Download the AMN app for your mobile device today - FREE!

US Marines in Finland participate in Exercise Arrow 19

A U.S. Marine Corps M1A1 Abrams tank from 2nd Tank Battalion, 2nd Marine Division, II Marine Expeditionary Force, fires during a bore-zeroing range during exercise Arrow 2019 at the Pohjankangas Training Area near Niinisalo, Finland, May 12, 2019. (U.S. Marine Corps photo by Lance Cpl. Scott Jenkins)
June 03, 2019

This report originally published at (DVIDS) and is reprinted in accordance with DVIDS guidelines and copyright guidance.

Finnish soldiers teamed up with U.S. forces and other partner nations to participate in exercise Arrow 19 in Finland from May 6- 17.

Arrow 19 is an annual Finnish multinational exercise held to exercise platoon-to-battalion-sized mechanized infantry, artillery and mortar field training skills incorporating live-fire exercise of Finnish Armed Forces.

“It is important to create and foster international relationships between partner warfighters,” said 1st Lt. Robert Locker, communications officer with 2nd Transportation Support Battalion, Combat Logistics Regiment 2, 2nd Marine Logistics Group, II Marine Expeditionary Force.

The exercise brought mechanized forces from four nations together at Pohjankangas, Niinisalo, Finland. U.S. Marines from 2nd Marine Logistics Group and 2nd Marine Division stationed at Camp Lejeune, North Carolina. U.S. Soldiers from 4th Squadron, 2D Cavalry, U.S. Army Europe, participated in the exercise along with The Royal Lancers, a British army armored intelligence unit, and an Estonian contingency of armored intelligence also took part in the exercise.

2nd TSB supported the exercise by rapidly deploying personnel and organizing the use of vehicles and other equipment from the Marine Corps Prepositioning Program-Norway storage facilities.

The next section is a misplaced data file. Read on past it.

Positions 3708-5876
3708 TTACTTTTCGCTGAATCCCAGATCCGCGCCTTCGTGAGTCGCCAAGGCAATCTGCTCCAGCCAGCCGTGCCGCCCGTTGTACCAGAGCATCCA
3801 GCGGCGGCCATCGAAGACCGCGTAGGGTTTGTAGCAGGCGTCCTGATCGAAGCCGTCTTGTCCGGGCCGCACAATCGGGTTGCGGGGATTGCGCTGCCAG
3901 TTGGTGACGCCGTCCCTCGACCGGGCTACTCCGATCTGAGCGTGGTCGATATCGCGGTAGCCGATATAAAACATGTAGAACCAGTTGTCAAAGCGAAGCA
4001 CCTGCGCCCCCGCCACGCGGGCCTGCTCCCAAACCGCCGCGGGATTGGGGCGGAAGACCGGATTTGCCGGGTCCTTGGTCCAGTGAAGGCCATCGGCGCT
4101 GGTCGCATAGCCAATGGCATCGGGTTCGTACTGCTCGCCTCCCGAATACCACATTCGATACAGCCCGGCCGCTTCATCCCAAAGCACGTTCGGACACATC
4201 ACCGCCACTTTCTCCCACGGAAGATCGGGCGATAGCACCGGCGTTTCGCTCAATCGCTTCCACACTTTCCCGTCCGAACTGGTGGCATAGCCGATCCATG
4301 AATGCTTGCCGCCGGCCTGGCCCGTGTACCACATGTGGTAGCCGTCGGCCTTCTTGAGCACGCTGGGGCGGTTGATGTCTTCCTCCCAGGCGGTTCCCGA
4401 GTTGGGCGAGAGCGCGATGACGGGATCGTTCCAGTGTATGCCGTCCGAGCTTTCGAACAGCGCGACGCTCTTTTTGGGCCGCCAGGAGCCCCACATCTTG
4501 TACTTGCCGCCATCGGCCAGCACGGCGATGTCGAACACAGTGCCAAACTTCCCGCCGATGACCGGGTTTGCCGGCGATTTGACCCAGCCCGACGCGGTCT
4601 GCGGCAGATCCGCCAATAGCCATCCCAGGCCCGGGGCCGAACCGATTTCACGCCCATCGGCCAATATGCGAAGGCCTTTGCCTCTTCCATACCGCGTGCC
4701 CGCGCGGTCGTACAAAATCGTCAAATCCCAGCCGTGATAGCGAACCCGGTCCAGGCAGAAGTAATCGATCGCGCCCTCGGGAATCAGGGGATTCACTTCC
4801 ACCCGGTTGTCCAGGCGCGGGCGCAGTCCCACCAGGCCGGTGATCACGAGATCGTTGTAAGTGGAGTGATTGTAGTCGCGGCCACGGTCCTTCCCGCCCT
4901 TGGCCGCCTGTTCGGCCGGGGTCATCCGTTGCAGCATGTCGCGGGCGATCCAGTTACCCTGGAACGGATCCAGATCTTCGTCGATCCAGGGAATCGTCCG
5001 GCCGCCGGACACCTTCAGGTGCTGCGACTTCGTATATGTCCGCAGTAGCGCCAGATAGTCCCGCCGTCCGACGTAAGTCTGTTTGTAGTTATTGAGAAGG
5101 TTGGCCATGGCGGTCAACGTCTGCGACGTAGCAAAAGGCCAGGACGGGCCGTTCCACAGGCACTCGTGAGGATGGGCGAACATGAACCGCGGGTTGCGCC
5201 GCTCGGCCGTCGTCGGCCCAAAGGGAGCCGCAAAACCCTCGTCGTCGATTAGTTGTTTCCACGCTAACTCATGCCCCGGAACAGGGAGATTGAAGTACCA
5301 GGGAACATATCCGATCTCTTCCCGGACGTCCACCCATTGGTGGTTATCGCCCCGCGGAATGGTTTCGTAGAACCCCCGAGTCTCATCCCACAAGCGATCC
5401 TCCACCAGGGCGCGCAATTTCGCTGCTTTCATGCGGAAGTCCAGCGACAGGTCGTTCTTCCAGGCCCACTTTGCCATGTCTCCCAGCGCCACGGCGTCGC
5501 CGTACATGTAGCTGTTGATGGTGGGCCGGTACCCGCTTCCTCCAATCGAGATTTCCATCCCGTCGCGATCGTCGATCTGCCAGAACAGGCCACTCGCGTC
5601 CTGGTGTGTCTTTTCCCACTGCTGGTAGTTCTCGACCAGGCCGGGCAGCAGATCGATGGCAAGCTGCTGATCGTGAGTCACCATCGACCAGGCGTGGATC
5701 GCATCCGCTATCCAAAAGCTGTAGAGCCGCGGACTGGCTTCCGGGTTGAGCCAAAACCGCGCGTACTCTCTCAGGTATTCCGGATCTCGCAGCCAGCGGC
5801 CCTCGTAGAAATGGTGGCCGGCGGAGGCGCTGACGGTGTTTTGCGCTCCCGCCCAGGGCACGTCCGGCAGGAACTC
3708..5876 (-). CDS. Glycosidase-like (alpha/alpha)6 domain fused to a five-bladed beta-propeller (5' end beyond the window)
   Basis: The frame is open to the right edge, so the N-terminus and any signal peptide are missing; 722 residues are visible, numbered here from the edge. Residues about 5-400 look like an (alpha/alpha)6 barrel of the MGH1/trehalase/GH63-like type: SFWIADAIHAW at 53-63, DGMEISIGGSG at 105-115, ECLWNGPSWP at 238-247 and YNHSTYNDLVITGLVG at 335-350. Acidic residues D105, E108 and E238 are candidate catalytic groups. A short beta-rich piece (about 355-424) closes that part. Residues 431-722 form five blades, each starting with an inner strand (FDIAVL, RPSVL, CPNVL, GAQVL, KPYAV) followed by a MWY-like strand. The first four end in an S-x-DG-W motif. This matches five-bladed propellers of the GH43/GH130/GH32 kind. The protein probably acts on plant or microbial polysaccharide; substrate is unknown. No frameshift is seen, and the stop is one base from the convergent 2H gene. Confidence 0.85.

“Participating in such exercises allows II MEF to evaluate our ability to offload personnel and equipment, generate combat power across the Atlantic, and then redeploy assets through a known logistically complicated area of operation,” said Locker.

This year the exercise included a greater variety of Marine Corps wheeled and tracked vehicles than previous years, allowing more fast paced and complex maneuvers in coordination with allied and partner military forces.

“The force-on-force training allowed us, as a maneuver-centric force, to work alongside our partners and allies to improve and develop new techniques, tactics, and procedures in terrain that require a very deliberate approach in planning and execution for each attack,” said 1st Lt. Dillion Layman, a platoon commander with 2nd Tank Battalion, 2nd MarDiv, II Marine Expeditionary Force.

The weeklong force-on-force training used multiple integrated laser engagement system (MILES) and live-fire ranges.

MILES utilizes a laser sensor system with blank ammunition to simulate combat scenarios. The system is worn by ground troops as well as placed on combat vehicles taking place in the exercise. Units were divided into two teams and carried out simulated attacks on each there throughout the first week.

“It was good to get out of our comfort zone and train in an unfamiliar environment,” said Lance Cpl. Tyler Thompson, a Light Armored Vehicle crewman with 2nd Light Armored Reconnaissance Battalion, 2nd MarDiv.

During the live-fire week of the exercise, the units worked as platoons to improve on tactics they developed during the previous week of training.

“The Finns were the most accommodating host nation I have worked with,” said Locker. “I look forward to working alongside the Finnish Army. They are an industrious force and know how to get effects on target, regardless of obstacles in their path.”

U.S. Marines first participated in the exercise in 2018, when 4th Tank Battalion, 4th Marine Division, Marine Forces Reserve brought the M1A1 Abrams tanks to Finland to train for the first time. (DVIDS) reports are created independently of American Military News and are distributed by American Military News in accordance with DVIDS guidelines and copyright guidance. Use of DVIDS reports does not imply DVIDS endorsement of American Military News. American Military News is a privately owned media company and has no affiliation with the U.S. Department of Defense.